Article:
NOD/SCID GAMMA XENOGRAFT MODEL OF B-CELL MALIGNANCIES USING TP53- AND/OR ATM-DEFICIENT CELL LINES

Konference: 2014 19th Congress of the European Hematology Association - účast ČR

Kategorie: Maligní lymfomy a leukémie

Téma: Chronic lymphocytic leukemia and related disorders - Biology (Poster)

Číslo abstraktu: P848

Autoři: Ing. Jan Verner, Ph.D.; MUDr. Martin Trbušek, PhD; MVDr. Jana Chovancová; Dis. Hana Škabrahová; Mgr. Zuzana Jašková; MUDr. Mojmír Moulis; MUDr. František Folber; Prof. MVDr. Roman Halouzka, DrSc., Dipl. ECVP; prof. MUDr. Jiří Mayer, CSc.; prof. RNDr. Šárka Pospíšilová, Ph.D.; prof. MUDr. Michael Doubek, Ph.D.

ABSSUB-3978

Background: Xenograft models represent very promising biological tools to study the molecular basis and pathogenesis of many hematological malignancies. To establish a reliable and appropriate in vivo model of human leukemia we used immunodeficient NOD/SCID gamma (NSG) mice. These mice lack a functional receptor for interleukins and do not have functional T, B and NK cells, in contrast to NOD/SCID mice that retain NK cells. Here we report a study concerning mouse xenograft models using TP53- or ATM-deficient B-cell lines MEC-1, SU-DHL-4, JEKO-1, GRANTA-519 and REC-1. 

Aims: The present study was designed to compare engraftments in NSG mice of TP53- or ATM-deficient B-cell lines. Our goal was to create a mouse xenograft model by transplanting cells of five cell lines, including chronic lymphocytic leukemia (CLL) and mantle cell lymphoma (MCL) into NSG mice. We would then analyze the engraftment potential of these cell lines. The current study shows that B-cell lines-engrafted NSG mice can be successfully used for investigating the pathogenesis of hematological malignancies with potential for application in tailored therapy. 

Methods: In total, 30 six to eight-week-old non-irradiated mice (n=6 per experimental group) were injected with 5x10e6 malignant cells in phosphate-buffered, saline (PBS). The injections were given intraperitoneally (IP, n=3) or subcutaneously (SC, n=3). Six control mice (one per group) were injected with PBS only. All animals were monitored individually throughout the experiment. After 4 weeks, all recipient mice were sacrificed by cervical dislocation and peripheral blood (PB), bone marrow (BM) and tissue samples (spleen, liver, tumor) were analyzed by histology, immunohistochemistry and flow cytometry analysis.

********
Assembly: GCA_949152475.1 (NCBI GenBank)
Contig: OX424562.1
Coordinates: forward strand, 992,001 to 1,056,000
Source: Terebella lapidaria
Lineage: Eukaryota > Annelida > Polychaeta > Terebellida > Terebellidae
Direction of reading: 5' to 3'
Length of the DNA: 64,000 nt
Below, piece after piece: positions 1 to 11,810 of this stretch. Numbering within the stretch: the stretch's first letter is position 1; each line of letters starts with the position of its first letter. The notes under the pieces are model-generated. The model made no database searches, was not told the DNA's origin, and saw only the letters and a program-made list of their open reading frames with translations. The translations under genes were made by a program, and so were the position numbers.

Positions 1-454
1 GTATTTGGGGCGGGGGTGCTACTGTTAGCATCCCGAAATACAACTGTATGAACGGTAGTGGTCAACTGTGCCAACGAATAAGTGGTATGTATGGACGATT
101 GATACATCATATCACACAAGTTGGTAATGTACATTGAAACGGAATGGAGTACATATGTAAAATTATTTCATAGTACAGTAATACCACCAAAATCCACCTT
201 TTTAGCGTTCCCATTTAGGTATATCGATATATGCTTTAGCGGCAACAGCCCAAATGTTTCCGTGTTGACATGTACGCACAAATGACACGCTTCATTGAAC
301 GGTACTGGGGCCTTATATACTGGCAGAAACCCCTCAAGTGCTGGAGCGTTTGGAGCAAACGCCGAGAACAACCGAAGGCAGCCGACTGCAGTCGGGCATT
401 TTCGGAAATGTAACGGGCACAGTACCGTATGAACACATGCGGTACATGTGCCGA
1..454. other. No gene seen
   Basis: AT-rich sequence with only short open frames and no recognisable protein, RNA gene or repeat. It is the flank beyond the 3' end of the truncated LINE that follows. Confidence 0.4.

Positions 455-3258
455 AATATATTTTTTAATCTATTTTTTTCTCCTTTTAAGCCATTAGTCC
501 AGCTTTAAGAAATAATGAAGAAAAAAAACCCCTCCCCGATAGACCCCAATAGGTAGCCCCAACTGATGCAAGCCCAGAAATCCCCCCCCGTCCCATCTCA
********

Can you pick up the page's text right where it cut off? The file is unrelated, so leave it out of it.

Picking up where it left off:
Results: All malignant cell lines except SU-DHL-4 injected IP or SC into NSG mice successfully engrafted. Three to four weeks after SC injection, four cell lines produced rapidly growing subcutaneous tumors in both male and female mice. Immunophenotype of all engrafted cell lines corresponded to human mature B cells expressing CD10-19+20+HLA-DR+ except for SU-DHL-4 and REC-1 cells which were moreover CD10+ and HLA-DR- respectively. In two lines, MEC-1 (CLL in transformation) and GRANTA-519 (MCL), we observed highly efficient engraftment of leukemic cells with very aggressive growth. MEC-1 IP injection led to significant weight loss (P=0.03), mild hepatomegaly and huge splenomegaly and death in one case. In GRANTA-519, there was huge tumor found in abdominal cavity or subcutaneously in all mice. Intraperitoneal tumor filled always the entire abdominal cavity. Immunohistological and flow cytometric analysis revealed a massive infiltration of liver, spleen and bone marrow by human CD19 and CD20 positive cells with high proliferative index. Noteworthy, only with GRANTA-519 it was observed that transplantation of human tumor cells resulted in prominently higher infiltration of the bone marrow regardless of administration route. It might be due to wild-type TP53 status in combination with mutated ATM. In the other cell lines tested, the mutation status of ATM is unknown while TP53 is mutated.

Summary/Conclusion: According to our results, GRANTA-519 and MEC-1 cell lines appears to be the most suitable for xenograft model of human B-cell malignancies and would be a criterion for future use of selected lymphoid xenotransplant for chemical agent-based treatment experiments.

Supported by research grants MSMT MSM0021622430, IGA-MZ-CR NT11218-6/2010, IGA-MZ-CR NT13493-4/2012, MSMT CZ.1.07/2.3.00/20.0045, VaVPI CEITEC CZ.1.05/1.1.00/02.0068 and Czech Leukemia Study Group - For Life.

Keywords: Hematological malignancy, Mouse model, Xenotransplantation

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Datum přednesení příspěvku: 14. 6. 2014